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A trampoline effect occurring in the stages of planetary reseeding

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  • Ian von Hegner

Impactors have hit the Earth since its formation and have continued to be infrequent guests throughout the Earth's history. Although the early part of the Earth's history was marked by these violent events, life was present early, possibly existing already in the Hadean Eon. It is possible that life has been, and still is, transported between the worlds of the solar system, owing to impacts leading material away from the impact region. Beyond this lithopanspermia hypothesis, in the so-called ‘refugium hypothesis’, ejected material has been suggested to also return to its home planet and 'reseed' life after the world has recovered after a global impactor, thus restarting evolution. In addition to such impactors, more frequent impacts from smaller non-sterilizing impactors existed during the Heavy Bombardment epoch, feeding material potentially harbouring viable organisms into near Earth space. During the three stages of planetary self-reseeding, the encapsulated microbial population experiences abiotic stressors; specifically, they experience pressure and heat shock twice, in stage 1 and after a recovery phase in stage 2, and again in stage 3. Although many circumstances have played a role in the endurance of life in the early history of the Earth, a particular biological effect could potentially be conferred on a microbial population in this scenario. Thus, the surviving population not only would experience an increase in the frequency of robust genotypes but also would be expected to have greater stress tolerance than non-stressed organisms of the same species. Hence, because of the trampoline effect, the mean robustness of the microbial population towards these stressors is higher in stage 3 than stage 1. In principle, the time between the impactor and the reimpactor need not be long before this trampoline effect appears. Experiments simulating stage 1 must take this effect into consideration in estimating the survival probabilities of a population of organisms in worlds such as the past Earth. Thus, the stages of planetary self-reseeding can themselves be considered facilitators of a process that enhances the stress capacity of the collected microbial organisms and thus their survival capacity. This process may have played a role in the survival of life through violent periods of Earth's history and thus may affect inhabited worlds in general.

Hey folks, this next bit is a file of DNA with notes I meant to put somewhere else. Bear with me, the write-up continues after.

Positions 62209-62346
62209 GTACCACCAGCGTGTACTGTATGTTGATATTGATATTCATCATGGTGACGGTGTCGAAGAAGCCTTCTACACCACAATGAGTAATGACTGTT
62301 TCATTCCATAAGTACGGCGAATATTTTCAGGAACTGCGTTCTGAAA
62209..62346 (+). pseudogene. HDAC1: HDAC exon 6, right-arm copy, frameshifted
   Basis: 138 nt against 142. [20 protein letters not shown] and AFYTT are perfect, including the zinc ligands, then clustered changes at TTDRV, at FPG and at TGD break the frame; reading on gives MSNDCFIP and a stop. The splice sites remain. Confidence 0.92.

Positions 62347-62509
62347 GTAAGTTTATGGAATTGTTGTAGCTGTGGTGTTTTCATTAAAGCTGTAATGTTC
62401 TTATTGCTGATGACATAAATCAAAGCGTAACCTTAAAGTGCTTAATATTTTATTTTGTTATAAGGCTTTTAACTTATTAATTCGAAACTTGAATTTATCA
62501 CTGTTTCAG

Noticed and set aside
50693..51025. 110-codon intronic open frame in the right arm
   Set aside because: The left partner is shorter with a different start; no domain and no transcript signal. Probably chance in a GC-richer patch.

OriginalsprogEngelsk
Artikelnummer104412
TidsskriftBioSystems
Vol/bind205
Antal sider6
ISSN0303-2647
DOI
StatusUdgivet - jul. 2021

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